Most Common Myths About Bankruptcy | What to Know

Most Common Myths About Bankruptcy | What to Know

The process of bankruptcy is widely misunderstood. It is surrounded by stigma and it often discussed in a negative light. As a result, there are a lot of common misconceptions. Read on to learn more about the myths behind bankruptcy.

Bankruptcy Myths and Misconceptions

Some of the most common myths people falsely believe about bankruptcy include:

  • You might go to jail for filing for bankruptcy: This is simply not true, as there are laws in place that clearly allow individuals to file for bankruptcy. In fact, thousands of people file for Chapter 13 or Chapter 7 bankruptcy every single year.
  • You will lose everything you own: This is not true, in fact, in many cases, Chapter 7 bankruptcy completely discharges certain debts, allows you to keep your home and even all additional possessions. In Chapter 13 bankruptcy, on the other hand, you may keep all your assets, however, their value will get added into your repayment plan.
  • You should pay off all your debts before deciding to file for bankruptcy: This option is not always possible. If you find yourself in a situation where your debts are worth more than half of your annual income and you are incapable of paying those debts within five years, bankruptcy is most likely your best legal option.
  • Bankruptcy will ruin your credit forever: You can generally secure a new line of credit soon after filing. Though it may be more challenging for the first few months, it’s not impossible. Additionally, bankruptcy can be discharged from your record after a certain number of years. For example, if you file for either Chapter 7 or Chapter 13 bankruptcy, this will appear on your credit report for up to ten years.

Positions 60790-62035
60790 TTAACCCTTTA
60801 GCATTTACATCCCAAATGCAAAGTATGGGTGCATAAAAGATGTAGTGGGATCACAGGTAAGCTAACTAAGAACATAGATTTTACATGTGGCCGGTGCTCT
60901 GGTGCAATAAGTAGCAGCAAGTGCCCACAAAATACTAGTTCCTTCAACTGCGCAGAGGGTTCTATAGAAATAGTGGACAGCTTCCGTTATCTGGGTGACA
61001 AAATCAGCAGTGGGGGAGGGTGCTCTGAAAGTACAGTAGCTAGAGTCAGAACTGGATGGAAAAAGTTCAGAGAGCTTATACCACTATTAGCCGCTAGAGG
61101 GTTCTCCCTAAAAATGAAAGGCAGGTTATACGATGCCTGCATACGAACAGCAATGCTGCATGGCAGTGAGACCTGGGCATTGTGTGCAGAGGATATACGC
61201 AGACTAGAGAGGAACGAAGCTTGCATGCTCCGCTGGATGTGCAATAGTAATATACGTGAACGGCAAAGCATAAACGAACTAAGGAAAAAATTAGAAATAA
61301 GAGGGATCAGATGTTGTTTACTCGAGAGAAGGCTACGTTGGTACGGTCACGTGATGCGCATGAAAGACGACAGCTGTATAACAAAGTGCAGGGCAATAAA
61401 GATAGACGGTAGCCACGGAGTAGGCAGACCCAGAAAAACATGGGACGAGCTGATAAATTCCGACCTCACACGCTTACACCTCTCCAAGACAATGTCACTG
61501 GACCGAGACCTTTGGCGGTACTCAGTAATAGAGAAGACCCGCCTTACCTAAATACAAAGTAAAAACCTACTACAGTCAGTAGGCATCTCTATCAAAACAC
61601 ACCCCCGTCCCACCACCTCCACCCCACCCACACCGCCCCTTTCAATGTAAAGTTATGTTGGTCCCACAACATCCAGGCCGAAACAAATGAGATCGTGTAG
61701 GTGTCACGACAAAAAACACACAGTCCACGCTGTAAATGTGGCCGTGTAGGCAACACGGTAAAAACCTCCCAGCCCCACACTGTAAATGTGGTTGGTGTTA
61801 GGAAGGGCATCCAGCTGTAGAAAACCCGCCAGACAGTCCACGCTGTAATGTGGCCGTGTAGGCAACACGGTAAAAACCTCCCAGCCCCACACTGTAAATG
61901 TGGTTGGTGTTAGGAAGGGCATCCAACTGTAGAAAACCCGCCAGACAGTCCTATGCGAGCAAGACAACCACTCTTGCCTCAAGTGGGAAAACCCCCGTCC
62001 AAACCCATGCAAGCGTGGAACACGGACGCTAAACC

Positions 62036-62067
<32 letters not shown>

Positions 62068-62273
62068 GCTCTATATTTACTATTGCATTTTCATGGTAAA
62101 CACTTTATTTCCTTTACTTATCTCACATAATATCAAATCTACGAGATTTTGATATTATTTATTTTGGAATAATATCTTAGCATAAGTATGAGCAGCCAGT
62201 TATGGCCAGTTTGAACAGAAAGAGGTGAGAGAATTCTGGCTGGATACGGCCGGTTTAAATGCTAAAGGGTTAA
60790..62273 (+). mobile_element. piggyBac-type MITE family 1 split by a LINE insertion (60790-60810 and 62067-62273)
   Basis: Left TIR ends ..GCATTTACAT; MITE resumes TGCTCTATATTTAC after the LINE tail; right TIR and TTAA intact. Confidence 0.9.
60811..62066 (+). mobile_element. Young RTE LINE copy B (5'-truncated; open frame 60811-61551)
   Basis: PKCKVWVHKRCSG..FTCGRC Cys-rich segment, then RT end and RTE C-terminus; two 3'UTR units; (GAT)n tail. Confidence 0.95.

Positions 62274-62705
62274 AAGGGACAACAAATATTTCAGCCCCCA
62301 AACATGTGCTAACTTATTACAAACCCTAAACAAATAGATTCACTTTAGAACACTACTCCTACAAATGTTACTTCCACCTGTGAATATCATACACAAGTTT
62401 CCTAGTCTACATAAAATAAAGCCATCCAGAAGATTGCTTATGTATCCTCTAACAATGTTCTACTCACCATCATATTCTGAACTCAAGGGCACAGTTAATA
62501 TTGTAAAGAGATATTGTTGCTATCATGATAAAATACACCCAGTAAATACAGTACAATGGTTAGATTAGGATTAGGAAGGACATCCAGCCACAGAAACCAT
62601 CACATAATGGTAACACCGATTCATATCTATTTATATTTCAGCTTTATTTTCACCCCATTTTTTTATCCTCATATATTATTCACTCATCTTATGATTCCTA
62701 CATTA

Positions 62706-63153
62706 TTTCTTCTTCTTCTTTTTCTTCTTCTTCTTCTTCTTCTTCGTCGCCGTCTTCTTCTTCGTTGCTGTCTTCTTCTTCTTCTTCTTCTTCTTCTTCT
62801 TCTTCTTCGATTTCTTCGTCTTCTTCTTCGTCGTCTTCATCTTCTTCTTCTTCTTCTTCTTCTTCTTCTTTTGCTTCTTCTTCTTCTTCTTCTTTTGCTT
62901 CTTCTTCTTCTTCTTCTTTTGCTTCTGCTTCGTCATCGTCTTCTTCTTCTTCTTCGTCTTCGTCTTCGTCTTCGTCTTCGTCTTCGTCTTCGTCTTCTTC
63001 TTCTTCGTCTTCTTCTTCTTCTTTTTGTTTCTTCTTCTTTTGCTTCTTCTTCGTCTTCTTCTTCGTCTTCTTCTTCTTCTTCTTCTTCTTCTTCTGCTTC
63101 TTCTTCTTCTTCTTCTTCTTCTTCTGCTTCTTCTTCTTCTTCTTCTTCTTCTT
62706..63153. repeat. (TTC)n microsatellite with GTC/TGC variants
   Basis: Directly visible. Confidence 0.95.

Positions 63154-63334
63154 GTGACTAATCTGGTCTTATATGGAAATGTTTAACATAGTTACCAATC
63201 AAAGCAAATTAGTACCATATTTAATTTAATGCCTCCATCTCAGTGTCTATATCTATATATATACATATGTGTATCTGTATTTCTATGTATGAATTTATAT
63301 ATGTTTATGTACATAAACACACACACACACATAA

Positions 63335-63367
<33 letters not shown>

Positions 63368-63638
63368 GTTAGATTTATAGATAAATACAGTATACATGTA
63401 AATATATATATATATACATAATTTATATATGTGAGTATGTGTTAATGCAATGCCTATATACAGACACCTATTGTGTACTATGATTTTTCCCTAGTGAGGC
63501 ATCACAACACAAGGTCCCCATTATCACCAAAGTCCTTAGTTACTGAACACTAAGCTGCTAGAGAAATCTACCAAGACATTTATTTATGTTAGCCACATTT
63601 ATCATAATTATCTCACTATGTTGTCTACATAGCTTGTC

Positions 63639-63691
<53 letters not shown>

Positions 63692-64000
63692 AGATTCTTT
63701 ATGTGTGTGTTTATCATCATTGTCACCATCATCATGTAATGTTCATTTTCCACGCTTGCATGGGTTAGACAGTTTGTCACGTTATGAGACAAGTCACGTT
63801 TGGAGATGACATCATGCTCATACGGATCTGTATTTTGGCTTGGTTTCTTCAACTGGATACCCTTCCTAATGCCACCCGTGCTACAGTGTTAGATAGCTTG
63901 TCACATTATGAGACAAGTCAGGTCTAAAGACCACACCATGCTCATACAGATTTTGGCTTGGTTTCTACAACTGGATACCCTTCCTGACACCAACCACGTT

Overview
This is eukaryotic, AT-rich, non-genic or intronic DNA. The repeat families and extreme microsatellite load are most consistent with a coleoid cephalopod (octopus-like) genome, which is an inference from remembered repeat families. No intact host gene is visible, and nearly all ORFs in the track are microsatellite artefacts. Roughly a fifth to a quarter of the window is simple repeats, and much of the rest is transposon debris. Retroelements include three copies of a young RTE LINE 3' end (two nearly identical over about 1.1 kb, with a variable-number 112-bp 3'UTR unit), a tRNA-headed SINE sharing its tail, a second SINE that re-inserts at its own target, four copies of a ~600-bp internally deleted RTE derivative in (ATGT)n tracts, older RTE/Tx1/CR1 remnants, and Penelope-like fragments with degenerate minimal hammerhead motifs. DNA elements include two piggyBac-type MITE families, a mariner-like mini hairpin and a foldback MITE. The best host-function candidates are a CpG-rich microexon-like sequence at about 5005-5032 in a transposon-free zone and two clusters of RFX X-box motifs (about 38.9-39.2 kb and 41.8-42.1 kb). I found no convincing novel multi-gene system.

• If you are married, you will both have to file for bankruptcy: This is an incredibly common belief, and fortunately, it is not true. You and your spouse do not technically share the liability for all debts accrued by one spouse. Therefore, if only one spouse is liable for debt, both spouses do not have to file for bankruptcy.

If you have any questions or concerns about filing for bankruptcy in New York, our firm is here to help. We understand that this can be a stressful process, and we are here to walk you through it each step of the way.

CONTACT A BANKRUPTCY LAWYER TO DISCUSS YOUR DEBT OR COLLECTION ISSUE

Michael D. Pinsky, P.C. represents clients in bankruptcy actions and related matters. Please call 845-394-2616 or contact the firm online to schedule a consultation.

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